On Friday Congress give a dinner on the acquisition of Louisiana. they determine to invite no foreign ministers, to avoid questions of etiquette, in which we are enveloped by Merry’s & Yrujo’s families. … [their conflict will continue] until they recieve orders from their courts to acquiesce in our principles of the equality of all persons meeting together in society, & not to expect to force us into their principles of allotment into ranks & orders.
To Martha Jefferson Randolph, January 23, 1804
Patrick Lee’s Explanation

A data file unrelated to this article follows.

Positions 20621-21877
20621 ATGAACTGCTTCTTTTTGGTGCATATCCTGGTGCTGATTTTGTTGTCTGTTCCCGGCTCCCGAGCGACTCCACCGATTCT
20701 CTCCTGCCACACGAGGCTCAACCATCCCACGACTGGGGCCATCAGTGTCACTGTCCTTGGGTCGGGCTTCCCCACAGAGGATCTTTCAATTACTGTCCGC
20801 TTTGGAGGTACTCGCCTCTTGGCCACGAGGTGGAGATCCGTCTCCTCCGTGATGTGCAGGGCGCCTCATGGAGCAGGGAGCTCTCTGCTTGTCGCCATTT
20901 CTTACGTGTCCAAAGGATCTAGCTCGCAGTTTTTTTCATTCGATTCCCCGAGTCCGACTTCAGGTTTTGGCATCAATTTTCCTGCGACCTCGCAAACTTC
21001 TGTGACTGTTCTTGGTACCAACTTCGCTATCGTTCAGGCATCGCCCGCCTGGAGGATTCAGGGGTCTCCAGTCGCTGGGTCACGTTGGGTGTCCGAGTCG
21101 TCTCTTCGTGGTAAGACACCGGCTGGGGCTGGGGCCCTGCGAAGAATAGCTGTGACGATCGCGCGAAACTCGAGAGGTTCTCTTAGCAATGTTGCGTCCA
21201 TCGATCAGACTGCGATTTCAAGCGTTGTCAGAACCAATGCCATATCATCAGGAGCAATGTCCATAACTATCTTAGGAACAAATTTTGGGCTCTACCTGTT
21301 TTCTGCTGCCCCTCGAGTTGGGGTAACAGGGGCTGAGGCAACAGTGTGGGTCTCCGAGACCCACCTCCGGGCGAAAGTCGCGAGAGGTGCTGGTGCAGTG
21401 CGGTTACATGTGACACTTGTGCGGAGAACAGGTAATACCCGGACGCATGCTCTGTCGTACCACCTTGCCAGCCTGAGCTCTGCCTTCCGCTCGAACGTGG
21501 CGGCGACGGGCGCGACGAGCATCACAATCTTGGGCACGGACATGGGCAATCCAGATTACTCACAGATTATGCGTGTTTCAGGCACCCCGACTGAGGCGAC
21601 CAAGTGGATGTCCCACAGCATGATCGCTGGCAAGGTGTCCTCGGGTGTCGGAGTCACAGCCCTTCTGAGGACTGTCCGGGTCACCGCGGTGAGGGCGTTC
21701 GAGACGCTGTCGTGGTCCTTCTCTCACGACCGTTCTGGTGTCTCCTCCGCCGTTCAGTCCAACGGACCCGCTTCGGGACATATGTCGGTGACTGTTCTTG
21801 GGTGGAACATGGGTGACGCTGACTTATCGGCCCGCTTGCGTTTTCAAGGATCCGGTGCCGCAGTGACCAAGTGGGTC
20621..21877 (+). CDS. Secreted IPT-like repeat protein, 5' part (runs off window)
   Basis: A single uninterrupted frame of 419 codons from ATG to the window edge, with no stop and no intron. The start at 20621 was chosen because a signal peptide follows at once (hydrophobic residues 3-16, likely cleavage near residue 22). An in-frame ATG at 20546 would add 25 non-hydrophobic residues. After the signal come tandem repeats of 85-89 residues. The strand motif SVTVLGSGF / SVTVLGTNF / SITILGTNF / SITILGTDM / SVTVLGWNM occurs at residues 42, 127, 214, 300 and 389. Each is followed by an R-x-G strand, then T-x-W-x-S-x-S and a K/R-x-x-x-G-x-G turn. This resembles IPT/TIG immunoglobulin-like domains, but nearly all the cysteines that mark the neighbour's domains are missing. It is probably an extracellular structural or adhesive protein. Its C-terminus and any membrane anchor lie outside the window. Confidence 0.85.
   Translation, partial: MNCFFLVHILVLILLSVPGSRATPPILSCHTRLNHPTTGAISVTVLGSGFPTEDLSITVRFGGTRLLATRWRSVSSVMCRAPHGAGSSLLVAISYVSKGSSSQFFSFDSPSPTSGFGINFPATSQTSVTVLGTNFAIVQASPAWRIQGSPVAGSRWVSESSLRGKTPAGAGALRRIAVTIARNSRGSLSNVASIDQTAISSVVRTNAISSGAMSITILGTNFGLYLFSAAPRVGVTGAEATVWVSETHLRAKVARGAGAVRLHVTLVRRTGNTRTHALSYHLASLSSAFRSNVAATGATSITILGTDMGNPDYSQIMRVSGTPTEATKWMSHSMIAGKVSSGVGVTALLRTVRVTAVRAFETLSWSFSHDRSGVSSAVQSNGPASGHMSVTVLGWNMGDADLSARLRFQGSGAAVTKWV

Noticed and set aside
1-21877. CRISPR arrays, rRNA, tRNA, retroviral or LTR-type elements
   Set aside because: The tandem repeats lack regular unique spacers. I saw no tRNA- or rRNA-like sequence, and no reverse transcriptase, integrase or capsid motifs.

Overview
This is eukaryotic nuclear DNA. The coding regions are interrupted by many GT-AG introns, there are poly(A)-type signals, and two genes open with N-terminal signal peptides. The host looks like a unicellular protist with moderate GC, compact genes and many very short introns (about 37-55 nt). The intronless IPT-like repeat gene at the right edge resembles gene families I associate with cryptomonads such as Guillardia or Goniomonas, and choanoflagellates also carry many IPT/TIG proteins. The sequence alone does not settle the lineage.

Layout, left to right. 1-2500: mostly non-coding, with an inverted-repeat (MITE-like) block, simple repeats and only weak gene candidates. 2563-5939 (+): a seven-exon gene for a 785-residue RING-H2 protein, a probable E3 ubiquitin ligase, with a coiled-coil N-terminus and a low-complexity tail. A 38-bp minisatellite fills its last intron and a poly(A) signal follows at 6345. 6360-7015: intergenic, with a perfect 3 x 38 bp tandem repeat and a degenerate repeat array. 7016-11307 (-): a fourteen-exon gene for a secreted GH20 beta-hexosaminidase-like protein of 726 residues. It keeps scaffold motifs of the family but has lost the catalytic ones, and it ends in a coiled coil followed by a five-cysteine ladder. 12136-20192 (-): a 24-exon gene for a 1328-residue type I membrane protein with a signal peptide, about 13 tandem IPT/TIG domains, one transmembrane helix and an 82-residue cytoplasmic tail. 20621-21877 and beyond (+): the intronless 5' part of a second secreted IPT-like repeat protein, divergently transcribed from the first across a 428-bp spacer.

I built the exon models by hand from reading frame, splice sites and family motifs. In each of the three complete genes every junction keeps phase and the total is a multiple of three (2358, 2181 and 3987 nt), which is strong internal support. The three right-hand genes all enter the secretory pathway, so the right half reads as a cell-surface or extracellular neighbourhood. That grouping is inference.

Just leaders do not show favoritism, especially when it is expected.
President Jefferson disdained the aristocratic expectations of England’s and Spain’s ambassadors to America. They insisted on favored treatment and were incensed not to receive it. Thus, they were excluded from a Congressional dinner.
Although Jefferson wished his elder daughter could be with him in Washington City, it was better for her that she was absent. His Cabinet Secretary’s wives had already been abused in the press for not fawning over the ambassadors’ wives. His daughter would receive even worse treatment from foes who wanted to distress him.
The President was clear. Other nations:
– Must acquiesce to America’s equality for all in society.
– Should keep their privileged society, “allotment into ranks & orders,” to themselves.